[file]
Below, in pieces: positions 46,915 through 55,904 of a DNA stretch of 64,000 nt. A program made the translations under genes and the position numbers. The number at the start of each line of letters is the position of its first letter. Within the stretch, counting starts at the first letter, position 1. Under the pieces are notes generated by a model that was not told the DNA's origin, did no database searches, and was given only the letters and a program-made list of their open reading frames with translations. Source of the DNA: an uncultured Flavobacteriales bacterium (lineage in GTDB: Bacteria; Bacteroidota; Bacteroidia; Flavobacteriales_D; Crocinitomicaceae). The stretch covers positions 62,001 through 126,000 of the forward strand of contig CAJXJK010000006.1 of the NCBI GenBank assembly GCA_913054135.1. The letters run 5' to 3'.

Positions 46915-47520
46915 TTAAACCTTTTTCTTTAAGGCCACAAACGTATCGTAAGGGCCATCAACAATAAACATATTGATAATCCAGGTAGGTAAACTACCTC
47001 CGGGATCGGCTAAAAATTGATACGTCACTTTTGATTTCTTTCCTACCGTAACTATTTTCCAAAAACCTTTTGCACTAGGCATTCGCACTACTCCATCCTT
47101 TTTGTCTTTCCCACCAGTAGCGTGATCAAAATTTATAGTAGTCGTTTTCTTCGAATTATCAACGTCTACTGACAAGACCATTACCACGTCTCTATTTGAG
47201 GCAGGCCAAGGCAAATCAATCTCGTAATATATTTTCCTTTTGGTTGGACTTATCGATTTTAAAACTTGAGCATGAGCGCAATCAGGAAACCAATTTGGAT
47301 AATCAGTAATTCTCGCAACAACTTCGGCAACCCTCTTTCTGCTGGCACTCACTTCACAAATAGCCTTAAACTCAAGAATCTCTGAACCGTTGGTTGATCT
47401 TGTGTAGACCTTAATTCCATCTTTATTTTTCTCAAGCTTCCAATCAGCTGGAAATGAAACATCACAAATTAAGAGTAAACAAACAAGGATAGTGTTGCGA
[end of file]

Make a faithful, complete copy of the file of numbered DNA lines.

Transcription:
Below, in pieces: positions 46,915 through 55,904 of a DNA stretch of 64,000 nt. A program made the translations under genes and the position numbers. The number at the start of each line of letters is the position of its first letter. Within the stretch, counting starts at the first letter, position 1. Under the pieces are notes generated by a model that was not told the DNA's origin, did no database searches, and was given only the letters and a program-made list of their open reading frames with translations. Source of the DNA: an uncultured Flavobacteriales bacterium (lineage in GTDB: Bacteria; Bacteroidota; Bacteroidia; Flavobacteriales_D; Crocinitomicaceae). The stretch covers positions 62,001 through 126,000 of the forward strand of contig CAJXJK010000006.1 of the NCBI GenBank assembly GCA_913054135.1. The letters run 5' to 3'.

Positions 46915-47520
46915 TTAAACCTTTTTCTTTAAGGCCACAAACGTATCGTAAGGGCCATCAACAATAAACATATTGATAATCCAGGTAGGTAAACTACCTC
47001 CGGGATCGGCTAAAAATTGATACGTCACTTTTGATTTCTTTCCTACCGTAACTATTTTCCAAAAACCTTTTGCACTAGGCATTCGCACTACTCCATCCTT
47101 TTTGTCTTTCCCACCAGTAGCGTGATCAAAATTTATAGTAGTCGTTTTCTTCGAATTATCAACGTCTACTGACAAGACCATTACCACGTCTCTATTTGAG
47201 GCAGGCCAAGGCAAATCAATCTCGTAATATATTTTCCTTTTGGTTGGACTTATCGATTTTAAAACTTGAGCATGAGCGCAATCAGGAAACCAATTTGGAT
47301 AATCAGTAATTCTCGCAACAACTTCGGCAACCCTCTTTCTGCTGGCACTCACTTCACAAATAGCCTTAAACTCAAGAATCTCTGAACCGTTGGTTGATCT
47401 TGTGTAGACCTTAATTCCATCTTTATTTTTCTCAAGCTTCCAATCAGCTGGAAATGAAACATCACAAATTAAGAGTAAACAAACAAGGATAGTGTTGCGA